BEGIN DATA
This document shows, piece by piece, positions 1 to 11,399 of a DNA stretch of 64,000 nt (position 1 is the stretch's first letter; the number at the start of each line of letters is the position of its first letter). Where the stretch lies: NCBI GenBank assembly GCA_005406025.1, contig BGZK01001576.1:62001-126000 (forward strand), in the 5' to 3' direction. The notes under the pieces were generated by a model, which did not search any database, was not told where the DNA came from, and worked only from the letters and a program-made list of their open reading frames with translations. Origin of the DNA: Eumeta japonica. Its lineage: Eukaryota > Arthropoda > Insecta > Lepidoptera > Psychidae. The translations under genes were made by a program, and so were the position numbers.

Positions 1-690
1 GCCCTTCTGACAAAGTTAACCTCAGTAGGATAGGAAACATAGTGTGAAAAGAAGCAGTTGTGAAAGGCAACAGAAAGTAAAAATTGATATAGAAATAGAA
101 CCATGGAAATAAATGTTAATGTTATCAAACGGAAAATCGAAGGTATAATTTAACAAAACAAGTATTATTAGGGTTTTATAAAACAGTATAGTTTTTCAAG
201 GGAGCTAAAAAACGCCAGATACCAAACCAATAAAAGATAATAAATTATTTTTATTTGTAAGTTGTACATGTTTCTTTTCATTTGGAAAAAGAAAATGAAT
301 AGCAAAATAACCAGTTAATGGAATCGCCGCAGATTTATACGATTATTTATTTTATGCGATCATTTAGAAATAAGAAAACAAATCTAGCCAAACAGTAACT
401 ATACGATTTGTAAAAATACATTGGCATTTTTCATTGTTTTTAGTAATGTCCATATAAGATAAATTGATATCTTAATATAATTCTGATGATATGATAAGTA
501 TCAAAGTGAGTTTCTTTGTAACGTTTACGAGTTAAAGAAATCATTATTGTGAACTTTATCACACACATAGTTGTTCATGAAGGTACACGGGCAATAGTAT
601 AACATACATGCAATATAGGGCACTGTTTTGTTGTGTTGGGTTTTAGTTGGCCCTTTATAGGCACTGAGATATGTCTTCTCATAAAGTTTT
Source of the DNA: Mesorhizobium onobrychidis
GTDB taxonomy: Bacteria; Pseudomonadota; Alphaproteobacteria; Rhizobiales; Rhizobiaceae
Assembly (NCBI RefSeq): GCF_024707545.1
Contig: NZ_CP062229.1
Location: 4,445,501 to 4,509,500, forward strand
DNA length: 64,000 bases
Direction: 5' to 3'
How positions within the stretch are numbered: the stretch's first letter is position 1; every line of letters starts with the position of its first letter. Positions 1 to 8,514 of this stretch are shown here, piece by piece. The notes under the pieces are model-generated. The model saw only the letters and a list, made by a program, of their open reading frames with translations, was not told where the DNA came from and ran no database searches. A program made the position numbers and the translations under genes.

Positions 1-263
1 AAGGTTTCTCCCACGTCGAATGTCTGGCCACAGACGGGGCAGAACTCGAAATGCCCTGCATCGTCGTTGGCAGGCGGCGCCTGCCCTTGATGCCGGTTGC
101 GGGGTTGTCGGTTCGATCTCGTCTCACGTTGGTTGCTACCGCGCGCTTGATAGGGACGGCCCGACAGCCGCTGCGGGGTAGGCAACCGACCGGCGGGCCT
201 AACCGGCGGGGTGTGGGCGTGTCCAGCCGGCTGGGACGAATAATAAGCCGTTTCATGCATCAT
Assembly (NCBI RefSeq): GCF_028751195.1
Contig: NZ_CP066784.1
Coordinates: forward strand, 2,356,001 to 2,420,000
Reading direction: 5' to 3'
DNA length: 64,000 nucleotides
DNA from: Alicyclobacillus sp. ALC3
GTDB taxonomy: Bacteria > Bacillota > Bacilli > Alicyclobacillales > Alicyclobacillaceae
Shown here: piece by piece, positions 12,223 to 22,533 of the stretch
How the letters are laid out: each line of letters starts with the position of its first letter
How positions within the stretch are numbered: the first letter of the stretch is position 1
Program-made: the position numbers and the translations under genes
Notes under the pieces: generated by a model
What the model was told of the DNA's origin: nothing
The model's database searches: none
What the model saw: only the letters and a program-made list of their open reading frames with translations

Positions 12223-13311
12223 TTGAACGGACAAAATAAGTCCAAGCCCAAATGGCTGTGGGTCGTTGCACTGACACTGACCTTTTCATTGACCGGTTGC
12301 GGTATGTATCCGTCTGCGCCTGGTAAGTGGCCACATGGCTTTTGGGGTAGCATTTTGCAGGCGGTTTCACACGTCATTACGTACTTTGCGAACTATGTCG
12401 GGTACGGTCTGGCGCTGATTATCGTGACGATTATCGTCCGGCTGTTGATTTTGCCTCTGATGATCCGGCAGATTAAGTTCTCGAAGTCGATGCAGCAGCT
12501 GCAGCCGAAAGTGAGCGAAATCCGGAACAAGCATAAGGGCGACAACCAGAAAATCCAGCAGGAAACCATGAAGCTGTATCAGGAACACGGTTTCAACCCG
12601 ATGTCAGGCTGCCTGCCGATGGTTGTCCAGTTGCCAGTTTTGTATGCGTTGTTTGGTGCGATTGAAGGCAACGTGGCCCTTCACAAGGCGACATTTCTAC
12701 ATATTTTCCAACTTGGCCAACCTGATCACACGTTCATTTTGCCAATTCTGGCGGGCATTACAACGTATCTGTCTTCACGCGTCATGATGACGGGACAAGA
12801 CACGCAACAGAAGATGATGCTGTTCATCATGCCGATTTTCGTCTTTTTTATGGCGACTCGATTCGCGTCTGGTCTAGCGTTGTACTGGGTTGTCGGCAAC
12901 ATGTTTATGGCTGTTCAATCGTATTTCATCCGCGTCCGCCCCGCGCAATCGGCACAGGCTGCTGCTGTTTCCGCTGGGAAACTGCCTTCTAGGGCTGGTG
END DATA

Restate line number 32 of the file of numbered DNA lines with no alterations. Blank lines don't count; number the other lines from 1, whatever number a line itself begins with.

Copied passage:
Program-made: the position numbers and the translations under genes